Tuesday, May 29, was an incredibly volatile day on Wall Street. The Dow Jones Industrial Average dropped more than 392 points. This precipitous drop was caused by two main factors: political issues roiling Italy and the ongoing trade war between the United States and China that has been largely stoked by current US President Donald Trump.
The Dow dropped 1.6 percent or 292 points on Tuesday. In addition, the S&P 500 and Nasdaq both suffered significant losses by the close of trading on Tuesday. There are a number of different factors impacting markets and leading to this new volatility.
The most current threat to the economic order is the fact that Italy will be holding elections soon. The populist party in Italy is seen as hostile to EU projects which could mean massive problems with governing the body. Outside investors are worried about Italian debt and are currently hiking interest rates for the Italian government.
While these issues started in Italy and Europe they spread to the US almost immediately. One major worry of Wall Street is that Italy will eventually leave the European Union. Since Italy is currently the third biggest economy in the EU this would be a catastrophic blow for the continent-wide program. At one point Italy leaving the Euro seemed like a fantasy, but Brexit has financial markets across the globe worried.
Another major source of worry for markets is the fact that the administration of President Donald Trump announced new 25% tariffs on 50+ billion dollars worth of goods coming from China. This goes against statements made by his treasury secretary earlier in the month that the trade war with China was “put on hold”.
President Trump is playing with economic fire, and he thinks he’s not going to get burned. Last week, the Trump administration sent an economic delegation to China to make a deal. His trade sanctions started an economic sparing match, and that’s not good news for American consumers. The delegation wants China to reduce the trade deficit by $200 billion over the next two years. The trade deficit was $336 billion in 2017. And the U.S. delegation also asked China to stop taking U.S. intellectual property from the U.S. companies who sell that property in China. If China does what Trump wants, he will take away his tariff threat. That threat impacts about $50 billion worth of Chinese goods.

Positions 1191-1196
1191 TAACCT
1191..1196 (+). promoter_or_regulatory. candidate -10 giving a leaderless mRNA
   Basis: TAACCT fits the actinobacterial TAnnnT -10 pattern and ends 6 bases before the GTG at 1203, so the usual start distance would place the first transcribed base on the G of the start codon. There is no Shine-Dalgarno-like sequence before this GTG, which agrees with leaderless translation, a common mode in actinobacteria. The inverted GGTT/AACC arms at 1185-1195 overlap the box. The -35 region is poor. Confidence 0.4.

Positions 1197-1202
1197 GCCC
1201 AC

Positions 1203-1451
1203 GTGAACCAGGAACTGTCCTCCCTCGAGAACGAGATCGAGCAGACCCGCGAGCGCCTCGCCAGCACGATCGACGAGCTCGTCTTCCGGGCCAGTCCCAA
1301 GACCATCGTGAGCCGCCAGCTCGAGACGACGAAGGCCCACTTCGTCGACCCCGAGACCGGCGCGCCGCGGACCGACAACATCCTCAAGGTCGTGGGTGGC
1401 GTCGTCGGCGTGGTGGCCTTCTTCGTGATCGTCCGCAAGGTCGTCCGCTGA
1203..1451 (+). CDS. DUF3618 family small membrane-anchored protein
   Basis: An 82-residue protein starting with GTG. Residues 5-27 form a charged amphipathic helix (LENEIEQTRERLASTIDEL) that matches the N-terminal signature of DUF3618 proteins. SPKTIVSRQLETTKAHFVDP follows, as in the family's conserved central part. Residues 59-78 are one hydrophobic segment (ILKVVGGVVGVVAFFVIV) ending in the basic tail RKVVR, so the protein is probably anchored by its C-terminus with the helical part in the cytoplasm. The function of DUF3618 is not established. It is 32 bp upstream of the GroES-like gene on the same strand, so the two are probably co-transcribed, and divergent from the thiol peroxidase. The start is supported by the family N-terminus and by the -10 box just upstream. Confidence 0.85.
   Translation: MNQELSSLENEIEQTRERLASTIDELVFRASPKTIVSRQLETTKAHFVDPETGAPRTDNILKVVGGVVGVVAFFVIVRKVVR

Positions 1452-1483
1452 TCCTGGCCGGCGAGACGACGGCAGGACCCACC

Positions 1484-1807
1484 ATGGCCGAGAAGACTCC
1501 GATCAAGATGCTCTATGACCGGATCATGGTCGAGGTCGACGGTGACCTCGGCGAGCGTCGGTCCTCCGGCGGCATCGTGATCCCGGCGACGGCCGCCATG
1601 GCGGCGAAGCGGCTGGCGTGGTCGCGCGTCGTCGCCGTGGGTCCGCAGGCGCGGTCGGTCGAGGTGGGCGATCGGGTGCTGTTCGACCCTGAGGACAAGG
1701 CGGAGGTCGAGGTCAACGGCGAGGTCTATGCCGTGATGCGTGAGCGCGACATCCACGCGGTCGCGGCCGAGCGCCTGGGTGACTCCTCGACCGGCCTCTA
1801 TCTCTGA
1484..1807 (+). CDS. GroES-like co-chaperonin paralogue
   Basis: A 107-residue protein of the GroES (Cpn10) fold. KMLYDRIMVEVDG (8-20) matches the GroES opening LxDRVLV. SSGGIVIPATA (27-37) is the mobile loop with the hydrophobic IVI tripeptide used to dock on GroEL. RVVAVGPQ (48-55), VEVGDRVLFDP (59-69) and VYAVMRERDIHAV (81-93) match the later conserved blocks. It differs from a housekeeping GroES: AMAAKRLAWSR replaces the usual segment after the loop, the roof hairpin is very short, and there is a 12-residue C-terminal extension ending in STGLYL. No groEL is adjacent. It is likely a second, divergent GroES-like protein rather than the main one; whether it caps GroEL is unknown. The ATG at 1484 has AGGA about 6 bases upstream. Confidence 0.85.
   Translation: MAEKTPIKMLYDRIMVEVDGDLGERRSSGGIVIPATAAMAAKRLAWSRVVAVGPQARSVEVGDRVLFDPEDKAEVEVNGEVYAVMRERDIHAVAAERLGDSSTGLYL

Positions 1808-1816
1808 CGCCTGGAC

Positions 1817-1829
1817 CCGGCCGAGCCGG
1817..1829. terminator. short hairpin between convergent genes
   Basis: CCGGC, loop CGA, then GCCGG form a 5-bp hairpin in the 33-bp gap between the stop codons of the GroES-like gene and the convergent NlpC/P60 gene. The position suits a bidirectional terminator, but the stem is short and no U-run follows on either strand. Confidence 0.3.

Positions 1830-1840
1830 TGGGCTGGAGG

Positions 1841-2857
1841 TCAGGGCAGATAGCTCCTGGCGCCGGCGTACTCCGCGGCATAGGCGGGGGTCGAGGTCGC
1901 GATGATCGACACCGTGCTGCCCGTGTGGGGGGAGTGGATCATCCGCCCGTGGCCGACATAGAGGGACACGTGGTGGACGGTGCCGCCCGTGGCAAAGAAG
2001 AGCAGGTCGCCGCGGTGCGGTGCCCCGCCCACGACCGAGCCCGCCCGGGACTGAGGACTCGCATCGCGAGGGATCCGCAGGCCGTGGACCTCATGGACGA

That sounds like an economic hardball at its finest, according to a BusinessInsider.com article. The head of the White House National Trade Council, Peter Navarro, is in charge of the negotiations. Navarro is not as cooperative and he is not as fair when it comes to negotiating as Larry Kudlow, Trump’s top economic advisor. The Chinese rejected Navarro’s offer. According to associate director of the Cato Institute’s Center of Trade Policy Studies, Simon Lester the delegation knew the Chinese would reject a deal like that.
Lester thinks the Trump administration is putting on a show so the Chinese will turn down the offer and Trump will enforce his tariff plan. There’s a big difference between what China will do and what the U.S. wants from China. And the Chinese are not backing down. A trade war with China will fuel inflation in the U.S., according to some economists and U.S. consumers will pay a heavy price for wanting to buy China products that other countries can’t produce.
After months of back and forth and threats from both sides, representatives in China and the United States are meeting this week to discuss strategies to avoid a brewing trade war between the two countries. The US delegation arrived in Beijing on Thursday for two days of talks in an effort to smooth things over between the world’s two largest economies. President Donald Trump sent two his top advisers to the negotiations, choosing Treasury Secretary Steven Mnuchin and US Trade Representative Robert Lighthizer.
Earlier this year, Trump threatened a series of tariffs on imported Chinese goods and China responded with of list of their own tariffs equalling billion of dollars on both sides. In addition to deescalating tensions, the US delegation hopes to make progress in a few other key areas. US officials are hoping to convince China to buy more US goods in an effort to cut the $375 billion deficit. The goal of the talks is to come out of the deal with an agreement by China to purchase an additional $50 billion worth of goods per year. The US also hopes to gain access to more foreign markets through negotiations with China. Lastly, American companies operating in China want Trump to pressure the Chinese government to do more to protect the integrity of their intellectual property. Trump has previously cited this theft and counterfeiting of goods as a major reason for imposing the tariffs.